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The Artificial Heart: Prototypes, Policies, and Patients about equitable access to MCSSs and other technologies by establishing commissions or other broadly based groups to aid in making those decisions. If access decisions are made on a state-by-state rather than national basis, then an adequately funded organization or mechanism should be established to provide information and assistance to such state decisionmaking processes. With the knowledge already accumulated about the TAH, and the 15 or so years before it is generally available, the TAH becomes an unprecedented potential case study. Criteria for Use Ensuring appropriate access includes the identification of research subjects and patients using an equitable process. Patient use criteria are necessary for investigational clinical trials, and the Stanford University heart transplantation program has established selective criteria that may be relevant for MCSS use (Christopherson, 1982). Criteria for routine MCSS use, however, will be more exclusionary than selective for two reasons. First, MCSSs are not a limited resource, like donor hearts. Rather than choose among potential recipients, as in a clinical trial, criteria for general clinical use will exclude those patients who clearly would not benefit from MCSSs (Jonsen, 1984; Parker et al., 1990). Second, routine MCSS use will be largely determined by third-party coverage. Health insurance coverage will therefore be a critical exclusionary criterion. Use of a strict upper age limit for determining eligibility for MCSS implantation is inappropriate unless such an age limit addresses only extreme cases; MCSS implantation in a 90-year-old patient, for instance, seems an extreme case. But on an ethical level, age should not be used to categorically define or regulate access to care. On a pragmatic level, chronological age may indicate relatively little about the potential benefits of an MCSS to an individual and may be far less significant than factors such as medical condition, comorbidities, and other available interventions. Appropriate and significant clinical benefit to the patient should be the overriding consideration in determining the appropriateness of individual MCSS use, and indications for use should be cooperatively developed by clinicians, third-party payers, and others, as discussed in Chapter 7. If MCSSs become available for routine clinical use, third-party payers rather than individual hospitals and physicians are likely to determine whether specific patients receive them. This identification of patient eligibility will be performed through the mechanism of prior review for each case. History tells us, however, that the availability of a health care option can be quickly transformed into a right without sufficient reference to clini-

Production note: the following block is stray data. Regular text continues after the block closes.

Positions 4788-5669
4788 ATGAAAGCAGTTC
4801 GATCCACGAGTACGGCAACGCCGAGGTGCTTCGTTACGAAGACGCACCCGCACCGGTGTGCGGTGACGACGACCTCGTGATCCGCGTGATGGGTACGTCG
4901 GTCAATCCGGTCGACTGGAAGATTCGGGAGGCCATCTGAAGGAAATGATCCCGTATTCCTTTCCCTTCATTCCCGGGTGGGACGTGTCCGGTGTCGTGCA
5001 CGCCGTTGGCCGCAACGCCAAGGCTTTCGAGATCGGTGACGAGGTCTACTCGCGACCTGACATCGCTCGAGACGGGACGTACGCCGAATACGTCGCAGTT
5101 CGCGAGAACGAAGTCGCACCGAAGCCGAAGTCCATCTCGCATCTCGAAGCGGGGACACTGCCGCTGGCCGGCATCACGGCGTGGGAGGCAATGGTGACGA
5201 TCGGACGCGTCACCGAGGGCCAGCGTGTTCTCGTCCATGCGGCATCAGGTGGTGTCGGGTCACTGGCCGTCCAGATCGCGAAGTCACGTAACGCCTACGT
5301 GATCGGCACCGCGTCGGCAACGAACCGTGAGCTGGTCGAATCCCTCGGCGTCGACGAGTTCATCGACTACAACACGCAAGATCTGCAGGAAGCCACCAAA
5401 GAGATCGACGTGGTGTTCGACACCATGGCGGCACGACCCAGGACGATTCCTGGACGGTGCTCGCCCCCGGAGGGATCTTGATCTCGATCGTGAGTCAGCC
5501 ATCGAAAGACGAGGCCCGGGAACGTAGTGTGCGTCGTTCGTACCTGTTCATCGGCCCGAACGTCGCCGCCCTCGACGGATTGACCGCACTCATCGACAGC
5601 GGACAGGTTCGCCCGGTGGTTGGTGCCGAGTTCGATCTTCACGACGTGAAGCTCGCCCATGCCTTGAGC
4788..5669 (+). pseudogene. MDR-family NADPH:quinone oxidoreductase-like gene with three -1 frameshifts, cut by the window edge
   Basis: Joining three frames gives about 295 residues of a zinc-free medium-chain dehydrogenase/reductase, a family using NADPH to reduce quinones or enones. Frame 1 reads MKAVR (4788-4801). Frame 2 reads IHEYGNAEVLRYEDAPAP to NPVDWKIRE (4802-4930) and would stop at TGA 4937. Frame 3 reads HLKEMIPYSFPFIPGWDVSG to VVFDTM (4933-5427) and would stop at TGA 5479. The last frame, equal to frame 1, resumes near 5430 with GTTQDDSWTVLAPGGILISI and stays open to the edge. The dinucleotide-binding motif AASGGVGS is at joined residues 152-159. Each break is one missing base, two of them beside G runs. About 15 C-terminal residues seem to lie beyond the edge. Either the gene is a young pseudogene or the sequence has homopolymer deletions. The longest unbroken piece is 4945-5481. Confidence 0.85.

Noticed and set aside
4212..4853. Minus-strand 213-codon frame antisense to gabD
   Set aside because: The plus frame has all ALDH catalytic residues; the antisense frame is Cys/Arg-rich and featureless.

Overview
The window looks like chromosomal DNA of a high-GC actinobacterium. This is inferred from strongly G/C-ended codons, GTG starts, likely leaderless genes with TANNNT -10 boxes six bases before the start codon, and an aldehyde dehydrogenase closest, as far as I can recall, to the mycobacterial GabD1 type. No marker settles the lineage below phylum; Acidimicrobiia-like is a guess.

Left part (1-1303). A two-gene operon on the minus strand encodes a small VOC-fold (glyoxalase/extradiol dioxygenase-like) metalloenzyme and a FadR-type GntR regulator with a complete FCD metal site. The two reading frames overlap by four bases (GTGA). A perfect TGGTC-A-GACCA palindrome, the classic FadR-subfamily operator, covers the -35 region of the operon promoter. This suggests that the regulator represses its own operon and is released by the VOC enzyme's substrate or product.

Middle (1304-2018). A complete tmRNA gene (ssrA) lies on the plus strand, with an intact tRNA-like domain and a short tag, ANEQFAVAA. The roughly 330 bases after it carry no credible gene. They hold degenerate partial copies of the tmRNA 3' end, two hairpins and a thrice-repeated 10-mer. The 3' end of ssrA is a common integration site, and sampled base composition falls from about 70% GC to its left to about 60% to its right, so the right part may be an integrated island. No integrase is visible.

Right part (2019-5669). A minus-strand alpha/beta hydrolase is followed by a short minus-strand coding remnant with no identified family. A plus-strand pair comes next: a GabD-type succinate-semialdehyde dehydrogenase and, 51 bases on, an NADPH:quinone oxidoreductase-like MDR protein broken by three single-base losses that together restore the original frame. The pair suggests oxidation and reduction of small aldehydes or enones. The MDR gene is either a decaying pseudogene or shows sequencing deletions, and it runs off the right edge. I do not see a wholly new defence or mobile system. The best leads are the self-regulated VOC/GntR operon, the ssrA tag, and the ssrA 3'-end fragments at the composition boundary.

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The Artificial Heart: Prototypes, Policies, and Patients cal appropriateness. This is particularly likely with the TAH, a life-saving technology of great symbolism and visibility. As noted by the President's Commission, the ethical imperative to provide adequate or basic care does not guarantee the provision of sufficient care. The committee reiterates the importance of using explicit clinical criteria to define appropriate use on an individual level, and using the goals of equitable and appropriate access and use to define overall access. Aggregate Societal Costs Because of its cost, the eventual levels of TAH use will be highly responsive to coverage and reimbursement decisions by Medicare and other third-party payers (see also Chapter 4). Depending on the clinical indications for use and third parties ' coverage criteria, adequate coverage for VADs and TAHs could add several billions of dollars annually to national health care expenditures. Such factors are not usually considered in R&D allocation decisions because they are most appropriately addressed at the federal level by Congress, the Department of Health and Human Services, or other policymaking bodies, or at the state level by legislatures and health departments. Another possible broad impact from the use of long-term VADs and TAHs is the potential cost to society of prolonging the lives of tens or even hundreds of thousands of individuals. This issue was reviewed by the National Heart and Lung Institute (NHLI) Artificial Heart Assessment Panel (NHLI, 1973). Consideration of the nation 's unemployment and underemployment levels is beyond the committee 's scope and expertise, but it must note that the prospect of MCSS recipients returning to the work force does not appear great, particularly if they were disabled by heart disease for some time before receiving the MCSS. In concluding this section on societal concerns, a final comment: Clarity about the various goals of TAH development and use is necessary when considering the issues surrounding access and appropriate use. In his addendum to the NHLI 1973 report on the TAH, Havighurst notes that “society's humanitarian [self-]image” is often served by providing highly visible benefits to identifiable individuals in order to preserve the “myth of life's infinite value” (NHLI, 1973, pp. 243-244). This “rule of rescue,” or impulse to save identified lives—which does not necessarily encompass concern about the quality of that life—will be a powerful factor in future decisions about MCSS use (Jonsen, 1986a; NHLI, 1973, pp. 231-247). The appropriateness of clinical use of the TAH to reinforce a symbolic valuation of human life should not go unquestioned in decisions about appropriate access and distributive justice.